She said it was the logical next step after the Guardian committed last year to becoming carbon neutral by 2030 and was certified as a B Corp – a company that puts purpose before profit. But she added that the move had to be weighed carefully, given the fact that the Guardian only recently returned to breakeven after years in the red.

“You have to be careful you are not making cavalier decisions,” she said. “ We are still having to fight for our financial future. But because of the support we get from our readers, it is less of a risk.”

On the advertising side of our business, Adam Foley said there were no complaints at all that potential customers were suddenly off-limits, adding that staff felt that “being part of a company that shares their values” was the biggest motivation for his teams.

“A statement like this reaffirms to all of us that we’re contributing to a business that really lives those values – to the extent where it is prepared to sacrifice profit for purpose.”

The response from the wider world has been a pleasant surprise. Hundreds of you have written in, pledging your support, and in some cases, one-off contributions to start making up the shortfall. (EDS: See below – I’m going to append the best responses below. In print you can use as the panel)

The environmental movement was instantly appreciative, with activists quickly urging our peers to follow suit. “The Guardian will no longer accept advertising from oil and gas companies,” Greta Thunberg tweeted. “A good start, who will take this further?” Greenpeace called it “a huge moment in the battle against oil and gas for all of us.”

Some readers have been calling for the Guardian to go the whole hog and forsake advertising from any company with a substantial carbon footprint. Bateson said that was not realistic, adding that such a move would result in less money for journalism. She said the fossil fuel extractors were specifically targeted because of their efforts to skew the climate change debate through their lobbying effort.

“We are committed to advertising,” she said. “It will continue to be part of our future. We want advertisers who want to be appear alongside our high quality journalism.”

And how will we know if this has worked?
“We will listen to our readers, we will listen to our advertisers. The response so far has been gratifying. If we continue to hear positive noises from our readers and supporters, then it will have been a success.”




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Responses from our supporters

That is such a brilliant decision and it will be tough, but it is the correct one and I am very proud of The Guardian. Barbara Syer

Following the Guardian’s decision to ban ads from fossil fuel companies I’m making a monthly contribution to support its fearless journalism: reader support is essential for independent scrutiny of the powerful in business, finance and politics. Titus Alexander, Hertfordshire, England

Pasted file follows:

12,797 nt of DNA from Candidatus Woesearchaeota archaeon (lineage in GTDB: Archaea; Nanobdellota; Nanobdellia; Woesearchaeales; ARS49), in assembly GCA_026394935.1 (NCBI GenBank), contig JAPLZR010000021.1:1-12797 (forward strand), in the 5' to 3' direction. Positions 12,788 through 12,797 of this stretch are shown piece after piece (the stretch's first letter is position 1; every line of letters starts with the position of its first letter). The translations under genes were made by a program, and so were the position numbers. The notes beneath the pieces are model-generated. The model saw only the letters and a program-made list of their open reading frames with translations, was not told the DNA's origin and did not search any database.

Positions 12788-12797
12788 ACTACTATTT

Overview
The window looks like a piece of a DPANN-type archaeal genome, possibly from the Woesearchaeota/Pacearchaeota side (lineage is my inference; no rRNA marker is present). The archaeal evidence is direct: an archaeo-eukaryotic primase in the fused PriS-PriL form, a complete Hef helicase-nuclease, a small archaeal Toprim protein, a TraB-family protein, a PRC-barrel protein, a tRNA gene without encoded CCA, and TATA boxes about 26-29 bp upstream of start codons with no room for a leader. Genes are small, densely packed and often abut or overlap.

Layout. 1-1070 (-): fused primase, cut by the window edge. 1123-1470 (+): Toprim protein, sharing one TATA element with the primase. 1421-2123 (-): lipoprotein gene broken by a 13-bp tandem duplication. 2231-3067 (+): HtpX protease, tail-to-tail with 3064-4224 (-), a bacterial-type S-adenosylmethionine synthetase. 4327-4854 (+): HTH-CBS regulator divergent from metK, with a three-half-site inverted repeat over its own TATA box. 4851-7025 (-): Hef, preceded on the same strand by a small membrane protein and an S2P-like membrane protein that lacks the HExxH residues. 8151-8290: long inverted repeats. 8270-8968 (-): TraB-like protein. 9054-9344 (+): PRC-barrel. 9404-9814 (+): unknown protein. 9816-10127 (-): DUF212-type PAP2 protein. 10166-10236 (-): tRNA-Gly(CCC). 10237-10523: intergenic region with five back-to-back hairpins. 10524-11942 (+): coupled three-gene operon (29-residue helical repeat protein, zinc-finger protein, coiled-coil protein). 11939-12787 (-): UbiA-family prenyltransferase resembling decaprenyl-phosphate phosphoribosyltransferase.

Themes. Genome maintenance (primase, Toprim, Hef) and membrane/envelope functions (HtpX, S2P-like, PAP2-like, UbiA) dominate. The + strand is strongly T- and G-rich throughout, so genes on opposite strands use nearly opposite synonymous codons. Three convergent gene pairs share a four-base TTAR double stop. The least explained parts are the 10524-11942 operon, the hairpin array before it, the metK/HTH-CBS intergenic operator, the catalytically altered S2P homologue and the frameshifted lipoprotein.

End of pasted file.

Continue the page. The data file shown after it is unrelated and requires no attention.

I live at present in Canada, home to the Alberta Tar Sands: another name for ecological devastation resulting from fossil fuel extraction. I fully support The Guardian’s action in ceasing to be a vehicle for advertising by fossil fuel extractive companies, and I’m proud to be a supporter. My monthly donation is small, but when I can I will make it much greater. Rosemary Delnavine, Canada

Congratulations. At this time it may be a bold step, indeed, within this industry, but true leaders have to take bold steps for the betterment of the quality of life, and more importantly for the life of future generations. I applaud this decision, and will spread the word. Raphael Sulkovitz, Boston MA

What a bravery! This is what the life on earth needs, thank you. Karri Kuikka, Finland (EDS: please leave her wonderful Finglish intact!)

Keep it up. Here in Canada, we’re still trying to have it both ways — sell the product internationally but discourage buying domestically. As I recall, it was the same with tobacco. Eventually, it took a change in public opinion to solve the problem. As a news source, your efforts are part of this solution. Robert Shotton, Ottawa

I applaud your decision to”walk the talk.” I will therefore continue to contribute to The Guardian. Bob Wagenseil

Bravo yr decision to eschew $ from the FFI. Please do continue to hold to the fire(s) the feet of the deniers and the willfully ignorant. Sydney Alonso, Vermont, US

I am very happy to hear that good news. It’s quite courageous on your part, and I’m happy to support you! Have a great year ahead, you’ll have my continuous support! Julien Psomas

I completely support your plan to refuse ads from fossils, despite the
financial hit to the Guardian. I have made a donation to help out. David Thompson

A very commendable decision, very much in keeping with the Guardian’s position as leader of green issues to leave a better planet for following generations. Richard Vernon, Oxford